The car door opened and 3 smiling people emerged after my excited daughter. She dived down to cuddle the surprised and wriggly dogs, leaving this smiling trio to their own methods to meet/greet me. Carlos from Columbia, Monika from Lithuania, and Solon from the USA introduced themselves and thanked me in the same breath. They had travelled the 400 odd kms from Delhi to spend 25 hours in this little hill town.
My daughter’s instructions had been as expansive as the sky..” keep bottles of mineral water, rolls of toilet paper and fresh towels”. Beyond that, it was all left for me to plan and prepare. I had planned to let things unfold at their own pace and keep meals and plans simple. What I had not planned for was the way the guests just merged into our home and became family.
They drank our usual ginger-elaichi tea with slices of that chocolate cake and took in the balcony and the pine forest.” The air is lovely, the silence is refreshing and the pine-trees and mountains—such a change from the noise and chaos of Delhi!!”. Evening walk with the dogs, evening drive to watch darkness settle over the valleys and forests, evening Maggie snack at the local vendor—they enjoyed it all thoroughly. Dirty Biskit was given a good bath after she had splashed herself brown and muddy in the forest stream. Enthusiastic bathing-and-drying-wriggly-wet- dog seems to be fun all over the world!
It was our evening which melted my heart completely. My Dad, 87 years of sharp memory and keen questions, joined the living room conversation. He was delighted to hear about countries which had only figured in news channels and dry political essays. “Lithuania?, Columbia? Where exactly are they situated? What is their capital city? How far from India? What food do you eat? Can you show me on the map? Is there an atlas in the house? “All questions were answered in detail, all countries shown on Google Maps and on the atlas, all reminisces about my parents Europe trip (5 decades ago) were listened, appreciated and applauded, and Baba was on top of the world.
A bottle of red wine was found, sherry glasses were extricated from the cupboard, and wine was savored with board games and laughter. The boys helped in the kitchen, served buttered toast to all the “stew slurpers”, swept the crumbs and hovered around to anticipate my next command.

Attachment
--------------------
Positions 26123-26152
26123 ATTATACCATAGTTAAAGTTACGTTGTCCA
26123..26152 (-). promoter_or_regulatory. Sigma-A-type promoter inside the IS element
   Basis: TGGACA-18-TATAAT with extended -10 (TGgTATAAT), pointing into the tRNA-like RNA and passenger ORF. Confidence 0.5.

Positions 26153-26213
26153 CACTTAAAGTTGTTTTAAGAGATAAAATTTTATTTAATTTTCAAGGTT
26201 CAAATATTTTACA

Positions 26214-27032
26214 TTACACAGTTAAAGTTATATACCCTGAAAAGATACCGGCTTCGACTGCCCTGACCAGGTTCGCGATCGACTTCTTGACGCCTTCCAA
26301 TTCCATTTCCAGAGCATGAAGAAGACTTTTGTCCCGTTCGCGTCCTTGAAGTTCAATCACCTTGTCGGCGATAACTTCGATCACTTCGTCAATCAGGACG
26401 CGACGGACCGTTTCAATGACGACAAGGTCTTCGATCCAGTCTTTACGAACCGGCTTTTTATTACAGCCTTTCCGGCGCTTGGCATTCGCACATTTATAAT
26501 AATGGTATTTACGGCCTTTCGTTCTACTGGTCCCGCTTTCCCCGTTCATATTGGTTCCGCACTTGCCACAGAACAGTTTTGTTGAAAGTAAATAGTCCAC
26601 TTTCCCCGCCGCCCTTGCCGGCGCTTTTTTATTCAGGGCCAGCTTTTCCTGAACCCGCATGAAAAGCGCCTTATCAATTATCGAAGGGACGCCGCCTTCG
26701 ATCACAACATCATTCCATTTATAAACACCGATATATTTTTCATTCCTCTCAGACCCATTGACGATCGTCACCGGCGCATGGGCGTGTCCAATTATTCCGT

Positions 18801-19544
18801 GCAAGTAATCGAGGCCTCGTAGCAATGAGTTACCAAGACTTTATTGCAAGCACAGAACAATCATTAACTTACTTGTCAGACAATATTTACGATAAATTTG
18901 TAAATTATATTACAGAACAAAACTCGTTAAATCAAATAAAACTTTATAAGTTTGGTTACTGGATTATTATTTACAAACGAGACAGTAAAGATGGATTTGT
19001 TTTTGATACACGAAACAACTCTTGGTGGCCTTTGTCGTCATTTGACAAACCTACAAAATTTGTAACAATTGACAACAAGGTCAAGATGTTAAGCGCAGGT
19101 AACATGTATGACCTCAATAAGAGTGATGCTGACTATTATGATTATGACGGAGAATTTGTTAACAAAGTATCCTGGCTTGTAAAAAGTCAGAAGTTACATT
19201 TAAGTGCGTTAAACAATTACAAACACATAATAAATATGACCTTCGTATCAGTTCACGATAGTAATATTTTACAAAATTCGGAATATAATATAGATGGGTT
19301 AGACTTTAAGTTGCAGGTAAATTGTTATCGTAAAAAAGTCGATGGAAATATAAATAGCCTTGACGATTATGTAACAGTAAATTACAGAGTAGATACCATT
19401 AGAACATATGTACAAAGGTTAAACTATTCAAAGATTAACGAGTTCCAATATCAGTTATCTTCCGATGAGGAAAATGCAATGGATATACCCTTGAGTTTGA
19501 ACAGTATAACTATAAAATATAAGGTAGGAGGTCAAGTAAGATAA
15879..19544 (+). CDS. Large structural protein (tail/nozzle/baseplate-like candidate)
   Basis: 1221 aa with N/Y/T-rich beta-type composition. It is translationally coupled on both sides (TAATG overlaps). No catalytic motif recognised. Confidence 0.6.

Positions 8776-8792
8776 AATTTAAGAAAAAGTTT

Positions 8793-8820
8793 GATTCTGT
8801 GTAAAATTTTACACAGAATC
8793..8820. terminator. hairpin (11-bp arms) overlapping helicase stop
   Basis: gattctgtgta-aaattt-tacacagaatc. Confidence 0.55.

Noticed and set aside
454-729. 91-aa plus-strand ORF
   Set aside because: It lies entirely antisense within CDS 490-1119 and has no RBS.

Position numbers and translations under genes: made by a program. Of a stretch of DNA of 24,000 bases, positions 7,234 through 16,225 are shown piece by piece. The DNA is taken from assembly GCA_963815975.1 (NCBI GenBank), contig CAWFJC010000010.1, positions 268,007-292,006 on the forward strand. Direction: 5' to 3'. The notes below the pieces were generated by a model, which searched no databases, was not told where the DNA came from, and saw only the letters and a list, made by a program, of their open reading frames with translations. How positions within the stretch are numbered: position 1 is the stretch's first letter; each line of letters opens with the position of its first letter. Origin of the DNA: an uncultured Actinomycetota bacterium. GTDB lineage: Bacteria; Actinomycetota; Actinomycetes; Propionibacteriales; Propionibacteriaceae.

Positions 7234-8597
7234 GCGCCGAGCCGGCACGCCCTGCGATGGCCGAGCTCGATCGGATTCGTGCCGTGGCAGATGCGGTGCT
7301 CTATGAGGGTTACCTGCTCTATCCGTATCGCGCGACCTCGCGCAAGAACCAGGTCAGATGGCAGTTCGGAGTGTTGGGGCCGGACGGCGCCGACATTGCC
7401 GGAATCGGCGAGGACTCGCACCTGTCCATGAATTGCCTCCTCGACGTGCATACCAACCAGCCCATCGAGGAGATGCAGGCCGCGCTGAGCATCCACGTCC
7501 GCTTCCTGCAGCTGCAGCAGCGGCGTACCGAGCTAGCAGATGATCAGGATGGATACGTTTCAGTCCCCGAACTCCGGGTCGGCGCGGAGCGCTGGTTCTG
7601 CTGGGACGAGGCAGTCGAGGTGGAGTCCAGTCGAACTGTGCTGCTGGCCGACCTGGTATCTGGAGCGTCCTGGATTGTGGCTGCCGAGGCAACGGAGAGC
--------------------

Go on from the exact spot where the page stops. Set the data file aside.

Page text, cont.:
For one evening, the home was filled with this large lovely family –beaming grandfather, glowing mother, amazing adult children and two happy dogs…stories of diverse traditions, celebrations, childhood and travel were swapped around and no one wanted the evening to end.
The magic continued through the forest walk at dawn, the noisy dosa-and-chutney breakfast with Solon making his first crisp dosa for his delighted teacher, the fond send off to Baba as he started his return journey to Delhi, the pleasant tour of old Ranikhet , the monkey photography session, and the sari shoot. Monica chose the family favorite sari from my collection. It has been worn by all the family members (dogs excluded) at various times and still remains my favorite.
The 25 hour visit ended as quickly as it had begun…Lunch, a game of Uno and the cab was at the door. Hugs and thank you and come again and bye bye doggies and have a good trip and come again and then they were gone. The unshed tears in my daughter’s eyes, the bewildered dogs at the doorstep, and the final hugs stayed with me. The car rounded the bend and took four of my children to the railway station in the plains.
I kept standing and thinking that regardless of where we take birth, the language we speak, the traditions we follow, there is this strong thread of decency and love which ties all human beings together.
We may not know each other’s language, and we may not be aware of each other’s customs, but we can reach out with love and affection and respect. We can make and live in a world full of laughter, tolerance and caring. Thank you Monica, Carlos and Solon for sharing a much needed lesson of life!